No New Year’s Eve party? No problem for these mothers. Many parents are using the new year to create family traditions that center around quality time with loved ones and making memories. That is what truly makes the new year special.
The new year is a great opportunity to spend quality time with immediate and extended family. “We usually make New Year’s Eve family game night,” says Sia M. “We make a bunch of snacks and pick out our favorite board games.” Afterward, they watch the ball drop then bang pots and pans outside.
Julia S. heads to a family cabin in the mountains with her husband, daughter and large array of relatives each year. They make pizza from scratch using a family recipe, watch the ball drop and have a Champagne toast. “[It’s] pretty low-key but what we have done for 16 years,” she says. Some families prefer to go out. Karen S. spends New Year’s Eve with cousins, nieces and nephews. “[We] all go bowling,” she says. Afterward, they converge on one house to continue the party until midnight.
If you have little ones and cringe at the idea of staying up too late, make it a “New Years at Nine” celebration. Leah T. has games, crafts and a dance party all leading up to the new year countdown at 9 p.m. “We toast with sparkling cider in Champagne flutes then put the kids to bed!”
No celebration is complete without food. The menu can be a bounty of Chinese food delivery, potluck or a fancy dinner on fine china. Marisa M.’s family does a fondue-style dinner. “It’s a great family tradition that we can also participate in and since fondue takes so long, it’s a whole evening event.”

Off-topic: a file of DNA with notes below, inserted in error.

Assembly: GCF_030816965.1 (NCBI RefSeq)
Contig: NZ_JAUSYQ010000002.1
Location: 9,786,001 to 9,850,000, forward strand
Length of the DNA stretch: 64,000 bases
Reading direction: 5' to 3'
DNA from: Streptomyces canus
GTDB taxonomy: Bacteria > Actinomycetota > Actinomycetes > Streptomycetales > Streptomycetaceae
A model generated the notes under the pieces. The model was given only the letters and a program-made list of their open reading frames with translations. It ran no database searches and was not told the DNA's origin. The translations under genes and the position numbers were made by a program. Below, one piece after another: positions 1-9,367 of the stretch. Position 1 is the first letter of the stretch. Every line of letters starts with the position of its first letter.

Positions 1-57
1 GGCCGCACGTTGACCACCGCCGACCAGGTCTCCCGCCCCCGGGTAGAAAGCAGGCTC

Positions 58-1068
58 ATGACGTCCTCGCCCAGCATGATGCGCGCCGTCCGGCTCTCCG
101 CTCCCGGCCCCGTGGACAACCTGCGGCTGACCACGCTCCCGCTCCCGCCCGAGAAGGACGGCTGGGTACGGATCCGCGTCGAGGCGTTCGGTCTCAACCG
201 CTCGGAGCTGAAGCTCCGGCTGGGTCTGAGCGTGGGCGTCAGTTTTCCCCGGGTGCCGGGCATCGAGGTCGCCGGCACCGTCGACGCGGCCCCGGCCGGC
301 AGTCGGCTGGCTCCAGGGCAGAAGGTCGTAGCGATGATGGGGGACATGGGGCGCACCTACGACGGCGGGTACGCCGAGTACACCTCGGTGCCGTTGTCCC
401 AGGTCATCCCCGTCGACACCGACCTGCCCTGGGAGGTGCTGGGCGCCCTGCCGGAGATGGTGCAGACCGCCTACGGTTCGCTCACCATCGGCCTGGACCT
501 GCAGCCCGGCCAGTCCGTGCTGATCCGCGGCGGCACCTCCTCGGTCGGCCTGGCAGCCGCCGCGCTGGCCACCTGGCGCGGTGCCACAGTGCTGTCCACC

On New Year’s Day, several foods are thought to bring good luck. These include black-eyed peas, long noodles, sauerkraut, pork, lentils and pomegranates. “My mom roasts pork, carrots and onions in sauerkraut,” says Regina L., while Moira W. maintains the tradition her mother started. “Bean soup for good luck in the new year, pound cake and the [Philadelphia] Mummer’s parade.”
Lynn Z. makes each new year memorable with a special family project. Their family decorates a time capsule and each person adds a favorite item representing something great they did that year. They open it the next New Year’s Eve then repeat. “It was a lot of fun,” she says.
Other ideas include taking a family snapshot New Year’s Day and/or interviewing each child on paper or on video about their favorite foods, song, movie and goals for the next year. You’re only limited by your creativity!
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